In laying out a garden, or in reducing a piece of undulating ground to the level of a bowling green, cricket pitch, or tennis ground, the art of levelling is a useful accomplishment. A simple method of taking levels, and one usually sufficient for most horticultural and agricultural purposes, is by means of " borning " or "boning:' rods and spirit levels. Three boning rods are used, each consisting of a straight piece of smooth batten about 4 ft. long, with a shorter crosspiece on top, the whole resembling the letter T. Sometimes the boning rods are all alike, but there are variations. The crosspiece in some cases is an inch wider than in others, and a small sighting hole is pierced in it just 1 in. from the upper edge. On looking through this hole, and sighting over the second and third rod (each of which is held by an assistant) it is possible to see whether the third rod is higher or lower than the second one. This latter must be arranged on the same level as the sighting one by means of a spirit level, after which the third rod may be shifted about to various spots. Pegs are driven in at the various points until the tops are at the required level. One can then see at a glance, by the length of the pegs sticking out of the ground, which are the higher and lower places. The diagram (fig. 402), shows another set of boning rods. The sighting hole is in a plain upright rod without a cross piece, while the end rod has a rounded cross piece, with the portion above the proper level painted white. This makes it much easier for the eye to distinguish the edge of the second or intermediate rod when sighting through from the first on to the third.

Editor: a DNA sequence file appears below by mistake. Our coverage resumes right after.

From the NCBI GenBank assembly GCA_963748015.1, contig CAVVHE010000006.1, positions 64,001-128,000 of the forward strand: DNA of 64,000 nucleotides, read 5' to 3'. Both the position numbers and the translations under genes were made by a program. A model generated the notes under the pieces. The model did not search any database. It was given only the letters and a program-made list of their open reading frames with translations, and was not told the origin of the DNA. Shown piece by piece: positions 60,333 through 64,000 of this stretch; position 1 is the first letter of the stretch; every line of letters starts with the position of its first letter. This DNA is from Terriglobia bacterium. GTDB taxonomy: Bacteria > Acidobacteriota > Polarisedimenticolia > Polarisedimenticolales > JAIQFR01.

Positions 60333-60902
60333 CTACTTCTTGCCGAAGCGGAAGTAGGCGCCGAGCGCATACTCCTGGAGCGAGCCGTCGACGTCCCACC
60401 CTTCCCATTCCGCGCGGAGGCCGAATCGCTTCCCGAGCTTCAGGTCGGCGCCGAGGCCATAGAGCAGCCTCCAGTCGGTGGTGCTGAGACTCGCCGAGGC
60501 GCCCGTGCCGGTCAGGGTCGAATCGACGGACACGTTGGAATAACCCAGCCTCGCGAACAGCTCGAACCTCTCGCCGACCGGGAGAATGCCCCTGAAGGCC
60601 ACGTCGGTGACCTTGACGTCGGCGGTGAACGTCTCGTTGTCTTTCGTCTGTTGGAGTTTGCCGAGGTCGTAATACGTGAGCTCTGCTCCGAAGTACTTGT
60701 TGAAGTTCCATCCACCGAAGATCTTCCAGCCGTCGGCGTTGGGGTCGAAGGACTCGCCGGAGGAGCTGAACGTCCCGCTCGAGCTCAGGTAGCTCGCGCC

Boning Rods.

Fig. 402. - Boning Rods.